Orleans Criminal District Court Judge Camille Buras refused to raise the bail of a state senator who may be suffering from the lingering effects of a brain injury.
Prosecutors wanted to increase 44-year-old Troy Brown’s bail from $5,000 to $25,000 as he awaits trial on charges stemming from a November fight with a woman characterized as Senator Brown’s “side friend.” Eight months later, authorities arrested Senator Brown again, this time after he allegedly bit his wife’s forearm during an argument. He says he is “not able to recall” the details of either incident, because of memory loss issues that began when he sustained a head injury in 1991.
Louisiana Senate President John Alario (R-Westwego) said that the chamber would remove Senator Brown (D-Ascension) from all his current committee assignments; Senator Alario also suggested that Senator Brown consider resigning.
Traumatic Brain Injury
Even though over 1.7 million Americans sustain a TBI every year, these injures are frequently misdiagnosed, and as a result, often not properly treated. Many TBIs occur in motor vehicle crashes, and the disorientation and nausea/vomiting that are frequently associated with brain injuries are often dismissed as shock from the car crash. Often, victims only seek treatment for TBIs when their symptoms persist for several days and they develop new ones, like headaches, memory loss, tinnitus (ringing in the ears), and moodswings or personality changes. In time, victims eventually develop dementia-like symptoms and even die.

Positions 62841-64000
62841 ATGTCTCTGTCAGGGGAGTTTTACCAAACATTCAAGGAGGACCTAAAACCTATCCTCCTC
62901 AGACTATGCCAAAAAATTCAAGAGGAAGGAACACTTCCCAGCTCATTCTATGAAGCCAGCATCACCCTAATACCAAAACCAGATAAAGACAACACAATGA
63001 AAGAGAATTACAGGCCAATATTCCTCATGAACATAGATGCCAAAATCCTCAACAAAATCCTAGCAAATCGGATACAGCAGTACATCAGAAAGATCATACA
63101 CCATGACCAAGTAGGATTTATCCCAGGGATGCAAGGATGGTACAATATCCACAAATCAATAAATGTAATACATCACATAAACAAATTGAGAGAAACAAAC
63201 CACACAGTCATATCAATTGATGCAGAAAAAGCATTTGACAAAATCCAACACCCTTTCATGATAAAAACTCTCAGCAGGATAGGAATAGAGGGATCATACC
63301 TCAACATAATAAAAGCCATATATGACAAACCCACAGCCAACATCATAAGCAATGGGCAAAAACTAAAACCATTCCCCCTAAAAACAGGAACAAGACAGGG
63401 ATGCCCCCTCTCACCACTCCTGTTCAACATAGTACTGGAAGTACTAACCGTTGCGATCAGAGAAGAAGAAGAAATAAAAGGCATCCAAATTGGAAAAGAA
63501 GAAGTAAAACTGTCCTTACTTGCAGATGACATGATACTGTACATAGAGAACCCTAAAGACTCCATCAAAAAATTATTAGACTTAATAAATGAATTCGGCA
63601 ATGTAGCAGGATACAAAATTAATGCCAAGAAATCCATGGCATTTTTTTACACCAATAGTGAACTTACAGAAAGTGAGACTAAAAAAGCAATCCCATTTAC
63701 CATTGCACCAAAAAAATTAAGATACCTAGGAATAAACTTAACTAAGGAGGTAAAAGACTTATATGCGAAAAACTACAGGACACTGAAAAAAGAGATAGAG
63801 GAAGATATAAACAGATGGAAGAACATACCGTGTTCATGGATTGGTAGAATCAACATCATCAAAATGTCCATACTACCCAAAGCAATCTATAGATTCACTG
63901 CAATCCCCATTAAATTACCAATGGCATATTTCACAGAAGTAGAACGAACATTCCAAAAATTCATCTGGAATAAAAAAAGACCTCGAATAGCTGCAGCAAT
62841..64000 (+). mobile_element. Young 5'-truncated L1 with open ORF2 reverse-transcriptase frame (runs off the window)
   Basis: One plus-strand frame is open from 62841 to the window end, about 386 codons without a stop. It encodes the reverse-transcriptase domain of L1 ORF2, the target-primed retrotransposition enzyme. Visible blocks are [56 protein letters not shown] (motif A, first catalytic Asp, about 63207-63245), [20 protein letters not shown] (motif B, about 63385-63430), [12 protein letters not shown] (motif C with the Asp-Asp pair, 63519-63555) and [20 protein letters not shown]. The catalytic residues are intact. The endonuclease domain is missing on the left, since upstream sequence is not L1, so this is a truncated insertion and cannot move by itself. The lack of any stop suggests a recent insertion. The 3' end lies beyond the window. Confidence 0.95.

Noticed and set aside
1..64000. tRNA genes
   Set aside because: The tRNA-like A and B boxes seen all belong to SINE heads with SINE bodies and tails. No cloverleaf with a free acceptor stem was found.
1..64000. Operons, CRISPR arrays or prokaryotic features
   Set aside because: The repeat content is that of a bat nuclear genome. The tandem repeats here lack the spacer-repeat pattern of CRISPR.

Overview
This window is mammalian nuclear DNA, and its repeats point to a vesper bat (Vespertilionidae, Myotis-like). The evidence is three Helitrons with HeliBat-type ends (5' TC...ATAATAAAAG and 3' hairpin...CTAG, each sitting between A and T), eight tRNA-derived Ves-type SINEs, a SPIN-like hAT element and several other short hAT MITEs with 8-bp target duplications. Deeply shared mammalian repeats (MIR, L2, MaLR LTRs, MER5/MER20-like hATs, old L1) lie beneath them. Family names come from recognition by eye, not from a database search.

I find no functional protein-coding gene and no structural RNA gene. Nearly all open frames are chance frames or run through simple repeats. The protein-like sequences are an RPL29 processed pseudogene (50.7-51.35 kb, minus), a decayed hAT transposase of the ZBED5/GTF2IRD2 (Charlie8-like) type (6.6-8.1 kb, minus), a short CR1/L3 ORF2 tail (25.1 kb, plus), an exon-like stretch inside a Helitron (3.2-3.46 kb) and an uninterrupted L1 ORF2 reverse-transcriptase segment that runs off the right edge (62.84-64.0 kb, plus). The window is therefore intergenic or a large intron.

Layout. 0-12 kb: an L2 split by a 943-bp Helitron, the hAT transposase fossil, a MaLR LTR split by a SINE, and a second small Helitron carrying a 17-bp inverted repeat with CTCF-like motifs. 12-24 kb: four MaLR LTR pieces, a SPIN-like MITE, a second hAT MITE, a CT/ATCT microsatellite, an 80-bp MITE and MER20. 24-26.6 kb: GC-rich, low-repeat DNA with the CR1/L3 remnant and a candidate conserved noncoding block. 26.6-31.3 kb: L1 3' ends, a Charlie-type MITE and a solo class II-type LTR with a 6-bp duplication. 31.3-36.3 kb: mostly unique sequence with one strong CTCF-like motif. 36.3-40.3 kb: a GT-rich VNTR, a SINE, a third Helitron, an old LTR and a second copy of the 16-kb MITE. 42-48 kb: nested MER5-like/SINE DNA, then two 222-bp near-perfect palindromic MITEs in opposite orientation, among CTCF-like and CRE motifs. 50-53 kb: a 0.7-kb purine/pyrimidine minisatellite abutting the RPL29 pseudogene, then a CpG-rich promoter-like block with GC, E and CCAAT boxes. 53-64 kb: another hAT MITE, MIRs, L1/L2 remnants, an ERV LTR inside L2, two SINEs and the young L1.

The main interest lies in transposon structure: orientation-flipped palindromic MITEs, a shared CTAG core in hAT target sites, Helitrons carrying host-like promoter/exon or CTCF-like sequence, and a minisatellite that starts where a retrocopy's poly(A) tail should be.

Motor vehicle crashes cause so many TBIs because when the vehicle comes to a sudden stop, people and objects inside the car keep moving at the same speed. It’s like being in a roller coaster: when the roller coaster suddenly swerves, the occupants keep going forward for a fraction of a second. That effect is multiplied at freeway speeds.
Crash-related TBIs, and all other brain injuries, require prompt diagnosis, aggressive medical treatment, and extended physical therapy, so victims are often entitled to significant compensation. This compensation includes money for economic damages, like medical bills, and noneconomic damages, like loss of consortium (companionship and contribution to household management).
TBIs often have life-altering consequences for victims, as well as their families and friends. For a free consultation with a diligent personal injury lawyer in Lake Charles, contact Hoffhoss Devall. Our attorneys are licensed in both Texas and Louisiana.